Belas Knap Long Barrow, Sudeley, Gloucestershire

Text by Tim Darvill

Belas Knap Long Barrow lies on a gentle hill-slope overlooking a steep-sided river valley. The name derives from the Old English words bel meaning a beacon and cnaepp meaning a hilltop. It displays many of the classic features of Cotswold-Severn long barrows and is often seen as the type-site for examples with lateral chambersThe wedge-shaped mound is over 50m long and stands nearly 4m high;  it is  orientated north-south.

At the north end is a deep forecourt between two rounded horns, and in the back of the forecourt is an H-shaped setting of stones, perhaps the remains of a portal dolmen. The ditch that seems to define the sides of the mound is a product of reconstruction work during the 1930s; the bank of soil and stone outside the ditch is in fact material that has weathered off the top of mound.

Three chambers, all heavily restored, open into the mound from its long sides, while a fourth (roofless) chamber opens from the narrow southern end. The remains of about 30 people were found in the burial chambers during excavations in 1863-5 and 1928—31.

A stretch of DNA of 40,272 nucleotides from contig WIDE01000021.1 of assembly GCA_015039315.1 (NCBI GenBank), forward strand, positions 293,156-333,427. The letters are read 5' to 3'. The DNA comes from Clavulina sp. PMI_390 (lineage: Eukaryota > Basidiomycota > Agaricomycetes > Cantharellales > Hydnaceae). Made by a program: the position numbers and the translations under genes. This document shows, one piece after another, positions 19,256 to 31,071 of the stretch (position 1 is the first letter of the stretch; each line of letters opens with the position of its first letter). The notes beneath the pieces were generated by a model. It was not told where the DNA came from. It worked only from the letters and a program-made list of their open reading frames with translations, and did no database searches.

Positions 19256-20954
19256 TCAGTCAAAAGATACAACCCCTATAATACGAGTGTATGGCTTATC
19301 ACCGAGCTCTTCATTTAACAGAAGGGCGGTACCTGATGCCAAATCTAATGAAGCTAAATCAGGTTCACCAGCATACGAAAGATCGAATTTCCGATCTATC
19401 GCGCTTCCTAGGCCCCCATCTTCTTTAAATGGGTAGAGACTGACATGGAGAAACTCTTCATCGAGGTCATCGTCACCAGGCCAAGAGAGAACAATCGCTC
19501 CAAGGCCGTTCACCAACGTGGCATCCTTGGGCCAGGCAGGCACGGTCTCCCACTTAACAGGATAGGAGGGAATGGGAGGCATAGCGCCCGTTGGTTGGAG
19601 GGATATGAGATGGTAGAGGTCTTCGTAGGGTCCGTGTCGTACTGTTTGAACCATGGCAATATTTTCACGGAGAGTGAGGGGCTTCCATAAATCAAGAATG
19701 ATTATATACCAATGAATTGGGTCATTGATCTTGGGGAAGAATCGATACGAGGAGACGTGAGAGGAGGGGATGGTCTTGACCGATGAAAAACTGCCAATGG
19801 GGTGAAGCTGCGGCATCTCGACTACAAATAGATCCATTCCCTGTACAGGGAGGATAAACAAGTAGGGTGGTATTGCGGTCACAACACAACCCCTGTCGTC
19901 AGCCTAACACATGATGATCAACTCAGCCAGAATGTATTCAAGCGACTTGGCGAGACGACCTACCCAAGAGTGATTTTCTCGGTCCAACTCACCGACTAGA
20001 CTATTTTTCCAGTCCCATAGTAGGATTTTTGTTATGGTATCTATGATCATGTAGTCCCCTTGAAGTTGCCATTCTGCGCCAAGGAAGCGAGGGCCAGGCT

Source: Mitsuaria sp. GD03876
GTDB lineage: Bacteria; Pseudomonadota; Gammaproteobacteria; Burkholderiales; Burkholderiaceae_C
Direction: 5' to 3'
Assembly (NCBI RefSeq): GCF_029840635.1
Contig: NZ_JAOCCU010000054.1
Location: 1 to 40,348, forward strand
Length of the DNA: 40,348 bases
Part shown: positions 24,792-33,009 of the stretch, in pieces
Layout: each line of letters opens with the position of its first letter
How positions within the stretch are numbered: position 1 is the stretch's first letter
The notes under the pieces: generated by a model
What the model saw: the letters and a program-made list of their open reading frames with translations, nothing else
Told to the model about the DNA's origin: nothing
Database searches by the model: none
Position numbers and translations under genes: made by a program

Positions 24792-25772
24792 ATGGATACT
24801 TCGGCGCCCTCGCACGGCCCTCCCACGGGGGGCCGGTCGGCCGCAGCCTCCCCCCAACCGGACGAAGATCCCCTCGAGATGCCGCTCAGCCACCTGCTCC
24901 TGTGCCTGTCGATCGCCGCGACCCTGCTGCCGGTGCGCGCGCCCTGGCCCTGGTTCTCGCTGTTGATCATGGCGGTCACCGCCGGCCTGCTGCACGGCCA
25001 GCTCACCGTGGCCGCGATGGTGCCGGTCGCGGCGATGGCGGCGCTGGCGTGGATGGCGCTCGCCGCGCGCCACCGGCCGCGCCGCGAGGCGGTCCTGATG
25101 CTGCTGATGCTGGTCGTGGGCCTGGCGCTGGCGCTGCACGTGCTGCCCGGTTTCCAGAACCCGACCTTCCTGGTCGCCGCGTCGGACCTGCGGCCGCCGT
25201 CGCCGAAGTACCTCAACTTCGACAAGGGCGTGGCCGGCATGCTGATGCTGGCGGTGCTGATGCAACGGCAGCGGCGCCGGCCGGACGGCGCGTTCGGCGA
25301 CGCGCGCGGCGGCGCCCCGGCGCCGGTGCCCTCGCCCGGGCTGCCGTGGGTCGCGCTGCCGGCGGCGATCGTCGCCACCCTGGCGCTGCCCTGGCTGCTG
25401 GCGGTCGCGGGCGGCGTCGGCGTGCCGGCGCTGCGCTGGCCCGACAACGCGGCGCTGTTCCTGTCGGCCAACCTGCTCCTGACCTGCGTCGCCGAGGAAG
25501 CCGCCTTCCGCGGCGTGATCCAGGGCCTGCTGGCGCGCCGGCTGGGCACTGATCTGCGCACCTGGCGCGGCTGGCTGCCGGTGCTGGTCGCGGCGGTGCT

Key points to look for at Belas Knap are: the portal setting in the back of the forecourt; the dry-stone walling of the forecourt walls, the lower courses of which are original; the great size and bulk of the mound; the small size of the chambers; and the differences that exist in the shape of the chambers. The two slabs flanking the entrance to the north-east chamber have crescentic hollows in their facing edges and may have once formed a porthole entrance as at Windmill Tump, Rodmarton).

A round barrow is visible in the ploughed field to the west of the long barrow.

Location

SP 0209 2554. 3km S of Winchcombe on NE side of Cleeve Hill, best approached along sign-posted lanes from the main A46 SW of Winchcombe. The turning is immediately SW of Winchcombe Hospital. Steep (signposted) footpath leads from a small parking area to the hilltop site about 1km away. English Heritage. Finds in Cheltenham Museum.

Further reading: Crawford 1925, 67-80 (C12); Berry 1929; 1930; Hemp 1929; Radford 1930; Grinsell 1966; Parsons 2002.

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